There is good reason to reject SAT scores as a means for determining anything as minorities and women tend to score lower on the exam. If Erik Fresen made a law that only gave bonuses to rich White and Asian males the ACLU lawyers would be lining up in Tallahassee.  That is essentially what he is doing by using SAT and ACT scores as the sole qualifier for a $10,000 bonus. Even if the test wasn’t biased in favor of certain races and those who can pay $500 for a Kaplan test prep course, the entire notion that only those of a certain intelligence level should be entitled to a high income is disgusting and harks back to the Eugenics movement at the turn of the century.


Most veteran teachers feel deeply insulted that their test scores from 30 years ago will determine whether or not they qualify for a bonus. Thanks to Erik Fresen and Governor Rick Scott you will have TFA newbies who have never proven themselves in the classroom making $10,000 more than 12 year veterans who have received top marks on their evaluations and who have never received more than a $500 raise. Then you may have other veteran teachers who actually have records of high SAT/ACT scores get denied the raise because of a low VAM score. It’s no coincidence that the Florida Department of Education is stepping in this year to issue statewide VAMs for teachers who have tested subjects. Previously, the district would negotiate with the union to determine cut scores for rankings. Last year 35% of teachers in Dade received a highly effective VAM rating but next year the state is projected to cut highly effective VAM ratings to 17%.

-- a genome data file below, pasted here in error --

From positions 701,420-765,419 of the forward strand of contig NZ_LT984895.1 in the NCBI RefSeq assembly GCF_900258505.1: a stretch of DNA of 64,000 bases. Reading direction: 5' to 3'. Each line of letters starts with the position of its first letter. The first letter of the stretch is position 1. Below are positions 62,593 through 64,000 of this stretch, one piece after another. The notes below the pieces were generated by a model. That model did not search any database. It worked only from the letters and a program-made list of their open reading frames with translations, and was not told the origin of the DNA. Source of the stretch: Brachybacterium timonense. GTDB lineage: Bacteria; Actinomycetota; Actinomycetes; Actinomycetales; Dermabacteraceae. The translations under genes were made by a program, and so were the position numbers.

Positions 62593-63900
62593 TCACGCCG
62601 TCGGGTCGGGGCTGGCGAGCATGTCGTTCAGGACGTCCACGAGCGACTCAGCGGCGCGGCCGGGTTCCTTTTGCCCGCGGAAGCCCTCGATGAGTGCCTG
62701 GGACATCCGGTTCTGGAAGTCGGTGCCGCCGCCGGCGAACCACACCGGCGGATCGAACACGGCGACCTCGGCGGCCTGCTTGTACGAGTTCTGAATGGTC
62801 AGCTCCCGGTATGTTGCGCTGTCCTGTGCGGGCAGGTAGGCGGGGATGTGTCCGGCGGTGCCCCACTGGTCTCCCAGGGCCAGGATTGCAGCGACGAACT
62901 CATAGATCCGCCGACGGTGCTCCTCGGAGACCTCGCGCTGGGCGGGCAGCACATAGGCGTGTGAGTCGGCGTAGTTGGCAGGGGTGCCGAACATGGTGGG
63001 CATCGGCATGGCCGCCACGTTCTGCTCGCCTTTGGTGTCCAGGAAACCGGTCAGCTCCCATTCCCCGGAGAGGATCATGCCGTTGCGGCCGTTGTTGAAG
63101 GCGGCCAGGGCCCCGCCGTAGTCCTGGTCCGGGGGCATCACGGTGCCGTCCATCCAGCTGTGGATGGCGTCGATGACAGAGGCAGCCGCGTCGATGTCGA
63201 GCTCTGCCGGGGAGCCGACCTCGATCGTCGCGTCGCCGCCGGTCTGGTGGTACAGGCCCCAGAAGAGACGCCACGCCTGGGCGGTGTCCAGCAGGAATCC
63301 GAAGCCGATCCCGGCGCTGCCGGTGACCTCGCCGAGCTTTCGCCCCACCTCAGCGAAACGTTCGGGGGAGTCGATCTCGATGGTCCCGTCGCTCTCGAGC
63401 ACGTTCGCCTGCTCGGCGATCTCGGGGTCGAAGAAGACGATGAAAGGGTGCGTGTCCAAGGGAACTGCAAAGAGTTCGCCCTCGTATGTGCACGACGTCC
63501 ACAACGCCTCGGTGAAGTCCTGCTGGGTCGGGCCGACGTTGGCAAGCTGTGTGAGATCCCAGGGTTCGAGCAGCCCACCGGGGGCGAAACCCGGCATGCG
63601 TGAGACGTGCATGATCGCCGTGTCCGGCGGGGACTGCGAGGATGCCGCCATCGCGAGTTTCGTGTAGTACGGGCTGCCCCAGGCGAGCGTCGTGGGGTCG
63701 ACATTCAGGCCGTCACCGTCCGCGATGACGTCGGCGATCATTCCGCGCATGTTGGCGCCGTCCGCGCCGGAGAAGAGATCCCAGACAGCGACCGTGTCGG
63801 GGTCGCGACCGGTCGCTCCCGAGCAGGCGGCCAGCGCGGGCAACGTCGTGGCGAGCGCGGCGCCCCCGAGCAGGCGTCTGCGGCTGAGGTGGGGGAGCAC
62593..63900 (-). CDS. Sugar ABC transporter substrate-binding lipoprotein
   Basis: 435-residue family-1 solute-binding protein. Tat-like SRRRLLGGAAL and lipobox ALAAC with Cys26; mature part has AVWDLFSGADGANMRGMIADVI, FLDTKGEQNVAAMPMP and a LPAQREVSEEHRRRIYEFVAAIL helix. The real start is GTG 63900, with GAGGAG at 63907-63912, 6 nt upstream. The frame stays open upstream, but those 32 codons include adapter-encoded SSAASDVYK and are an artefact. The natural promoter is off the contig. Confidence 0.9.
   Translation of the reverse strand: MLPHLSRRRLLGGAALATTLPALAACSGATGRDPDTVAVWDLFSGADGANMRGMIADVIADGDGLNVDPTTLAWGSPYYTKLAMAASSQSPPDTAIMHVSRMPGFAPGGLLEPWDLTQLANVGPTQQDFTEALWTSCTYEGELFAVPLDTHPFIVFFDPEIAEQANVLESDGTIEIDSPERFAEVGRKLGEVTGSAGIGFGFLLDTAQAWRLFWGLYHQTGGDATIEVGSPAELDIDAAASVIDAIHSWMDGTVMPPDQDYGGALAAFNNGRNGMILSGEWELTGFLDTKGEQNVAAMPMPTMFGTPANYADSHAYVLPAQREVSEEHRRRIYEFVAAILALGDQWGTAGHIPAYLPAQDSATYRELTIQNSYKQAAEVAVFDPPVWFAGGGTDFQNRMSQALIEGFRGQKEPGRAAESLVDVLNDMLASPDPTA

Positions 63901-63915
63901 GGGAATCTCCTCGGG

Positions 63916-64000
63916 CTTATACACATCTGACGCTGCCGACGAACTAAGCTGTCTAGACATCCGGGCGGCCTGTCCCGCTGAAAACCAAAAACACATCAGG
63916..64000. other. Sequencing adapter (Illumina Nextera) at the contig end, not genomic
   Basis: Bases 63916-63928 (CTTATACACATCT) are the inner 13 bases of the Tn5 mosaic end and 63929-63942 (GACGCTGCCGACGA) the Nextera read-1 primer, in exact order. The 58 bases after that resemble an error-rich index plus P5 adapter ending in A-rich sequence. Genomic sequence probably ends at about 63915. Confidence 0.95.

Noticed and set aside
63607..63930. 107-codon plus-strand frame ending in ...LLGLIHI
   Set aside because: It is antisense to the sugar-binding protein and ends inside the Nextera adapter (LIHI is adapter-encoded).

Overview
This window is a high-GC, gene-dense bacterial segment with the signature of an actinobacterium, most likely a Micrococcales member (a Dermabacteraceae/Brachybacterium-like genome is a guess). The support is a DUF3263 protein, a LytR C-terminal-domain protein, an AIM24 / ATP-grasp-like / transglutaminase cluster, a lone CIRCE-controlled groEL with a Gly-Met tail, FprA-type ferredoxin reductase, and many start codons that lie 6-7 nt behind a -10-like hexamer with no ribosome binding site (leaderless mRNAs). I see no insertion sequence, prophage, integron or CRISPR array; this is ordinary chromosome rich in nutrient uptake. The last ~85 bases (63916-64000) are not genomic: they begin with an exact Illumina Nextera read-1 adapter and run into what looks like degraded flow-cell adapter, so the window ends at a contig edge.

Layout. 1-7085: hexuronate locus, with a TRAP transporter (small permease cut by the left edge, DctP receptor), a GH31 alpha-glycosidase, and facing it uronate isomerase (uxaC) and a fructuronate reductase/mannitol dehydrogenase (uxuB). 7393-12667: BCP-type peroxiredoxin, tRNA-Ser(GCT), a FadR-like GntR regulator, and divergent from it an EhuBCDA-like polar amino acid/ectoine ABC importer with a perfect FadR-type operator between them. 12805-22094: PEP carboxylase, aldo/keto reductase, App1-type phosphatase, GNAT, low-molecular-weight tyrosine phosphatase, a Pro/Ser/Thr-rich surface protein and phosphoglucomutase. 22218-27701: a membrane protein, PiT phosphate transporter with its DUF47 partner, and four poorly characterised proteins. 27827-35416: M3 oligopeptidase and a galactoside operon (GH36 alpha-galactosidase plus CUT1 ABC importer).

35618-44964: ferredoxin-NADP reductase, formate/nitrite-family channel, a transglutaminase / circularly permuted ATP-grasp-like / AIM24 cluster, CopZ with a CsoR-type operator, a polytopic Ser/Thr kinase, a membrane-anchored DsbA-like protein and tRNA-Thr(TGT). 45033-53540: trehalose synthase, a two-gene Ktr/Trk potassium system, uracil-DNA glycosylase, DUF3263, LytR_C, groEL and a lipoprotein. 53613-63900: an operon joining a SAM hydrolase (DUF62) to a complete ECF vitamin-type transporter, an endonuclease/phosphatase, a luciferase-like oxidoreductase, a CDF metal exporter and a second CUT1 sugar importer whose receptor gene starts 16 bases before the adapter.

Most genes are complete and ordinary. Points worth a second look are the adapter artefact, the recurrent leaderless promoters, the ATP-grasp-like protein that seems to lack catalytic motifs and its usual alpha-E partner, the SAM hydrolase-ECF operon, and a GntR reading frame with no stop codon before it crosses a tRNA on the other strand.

If you are a veteran teacher with an ACT composite score in the top 20th percentile or you have both math and reading SAT scores in the top 20th percentiles, go ahead and apply for a Florida Best and Brightest Scholarship. The more teachers who qualify, the smaller the hiring bonuses will be for the Teach For Awhile newbies. Specific guidelines from the state can be found in this article http://touch.sun-sentinel.com/#section/-1/article/p2p-84085400/